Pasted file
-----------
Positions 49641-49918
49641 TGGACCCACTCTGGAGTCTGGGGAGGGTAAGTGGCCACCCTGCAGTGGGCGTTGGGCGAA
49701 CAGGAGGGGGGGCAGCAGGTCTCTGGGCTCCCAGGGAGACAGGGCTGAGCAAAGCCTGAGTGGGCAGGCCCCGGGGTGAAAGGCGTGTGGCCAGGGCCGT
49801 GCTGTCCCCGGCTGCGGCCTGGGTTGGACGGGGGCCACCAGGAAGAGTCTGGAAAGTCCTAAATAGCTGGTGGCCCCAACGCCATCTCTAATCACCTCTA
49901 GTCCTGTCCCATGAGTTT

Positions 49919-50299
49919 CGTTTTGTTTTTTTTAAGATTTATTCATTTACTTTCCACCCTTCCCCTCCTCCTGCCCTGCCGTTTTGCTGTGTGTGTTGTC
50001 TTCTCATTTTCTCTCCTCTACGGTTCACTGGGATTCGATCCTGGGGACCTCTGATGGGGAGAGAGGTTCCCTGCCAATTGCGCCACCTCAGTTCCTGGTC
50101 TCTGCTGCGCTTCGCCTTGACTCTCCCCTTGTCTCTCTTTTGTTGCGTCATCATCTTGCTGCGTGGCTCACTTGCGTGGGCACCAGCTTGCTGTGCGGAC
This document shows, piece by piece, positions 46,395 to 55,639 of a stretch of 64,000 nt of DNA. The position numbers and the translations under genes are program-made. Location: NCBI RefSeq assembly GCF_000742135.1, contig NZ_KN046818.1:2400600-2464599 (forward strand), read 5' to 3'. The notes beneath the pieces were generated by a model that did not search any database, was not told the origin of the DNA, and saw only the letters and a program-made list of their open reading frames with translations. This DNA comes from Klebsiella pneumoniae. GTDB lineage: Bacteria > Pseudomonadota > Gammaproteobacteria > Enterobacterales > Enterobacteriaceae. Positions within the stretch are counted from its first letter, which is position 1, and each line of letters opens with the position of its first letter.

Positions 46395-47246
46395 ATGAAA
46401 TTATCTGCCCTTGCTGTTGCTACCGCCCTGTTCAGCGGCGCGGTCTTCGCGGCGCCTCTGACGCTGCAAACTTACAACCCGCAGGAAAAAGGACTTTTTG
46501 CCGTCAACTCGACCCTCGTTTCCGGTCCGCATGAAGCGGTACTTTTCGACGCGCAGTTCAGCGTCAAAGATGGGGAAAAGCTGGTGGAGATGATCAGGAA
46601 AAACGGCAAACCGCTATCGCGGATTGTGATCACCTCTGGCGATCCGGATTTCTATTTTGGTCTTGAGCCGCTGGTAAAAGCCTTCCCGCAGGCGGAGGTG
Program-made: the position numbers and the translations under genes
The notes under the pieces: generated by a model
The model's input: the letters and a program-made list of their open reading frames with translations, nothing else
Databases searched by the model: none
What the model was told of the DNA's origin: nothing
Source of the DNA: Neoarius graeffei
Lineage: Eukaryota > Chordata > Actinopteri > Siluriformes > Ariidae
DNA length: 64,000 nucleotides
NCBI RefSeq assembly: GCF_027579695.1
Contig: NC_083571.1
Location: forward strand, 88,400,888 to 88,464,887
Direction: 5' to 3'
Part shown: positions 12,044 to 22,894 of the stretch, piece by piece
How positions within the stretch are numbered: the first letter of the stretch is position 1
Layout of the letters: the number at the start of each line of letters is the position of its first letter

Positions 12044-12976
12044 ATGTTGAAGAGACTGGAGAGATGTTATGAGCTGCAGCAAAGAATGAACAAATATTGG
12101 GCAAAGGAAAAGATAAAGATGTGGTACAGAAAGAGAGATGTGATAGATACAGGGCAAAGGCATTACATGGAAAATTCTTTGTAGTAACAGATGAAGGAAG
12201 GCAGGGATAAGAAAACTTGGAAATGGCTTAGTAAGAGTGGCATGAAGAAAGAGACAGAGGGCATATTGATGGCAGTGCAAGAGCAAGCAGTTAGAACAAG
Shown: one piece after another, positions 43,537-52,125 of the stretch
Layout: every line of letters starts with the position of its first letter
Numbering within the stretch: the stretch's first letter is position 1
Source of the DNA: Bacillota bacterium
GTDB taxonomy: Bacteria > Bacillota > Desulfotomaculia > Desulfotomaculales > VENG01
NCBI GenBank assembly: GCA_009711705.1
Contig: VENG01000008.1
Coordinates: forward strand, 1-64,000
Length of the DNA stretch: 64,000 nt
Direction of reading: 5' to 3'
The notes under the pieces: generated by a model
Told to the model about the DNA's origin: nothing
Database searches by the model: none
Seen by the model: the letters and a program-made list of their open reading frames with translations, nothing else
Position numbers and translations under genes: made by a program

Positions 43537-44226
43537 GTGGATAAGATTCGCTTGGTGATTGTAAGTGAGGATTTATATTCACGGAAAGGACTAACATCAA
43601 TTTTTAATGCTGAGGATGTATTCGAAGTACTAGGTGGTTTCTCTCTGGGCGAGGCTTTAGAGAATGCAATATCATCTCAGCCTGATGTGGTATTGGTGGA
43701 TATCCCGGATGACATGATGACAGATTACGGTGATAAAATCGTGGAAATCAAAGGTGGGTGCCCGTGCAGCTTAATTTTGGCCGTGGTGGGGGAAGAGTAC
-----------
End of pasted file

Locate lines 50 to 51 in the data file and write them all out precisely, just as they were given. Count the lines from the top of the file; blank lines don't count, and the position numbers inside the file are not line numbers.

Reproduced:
Positions 43537-44226
43537 GTGGATAAGATTCGCTTGGTGATTGTAAGTGAGGATTTATATTCACGGAAAGGACTAACATCAA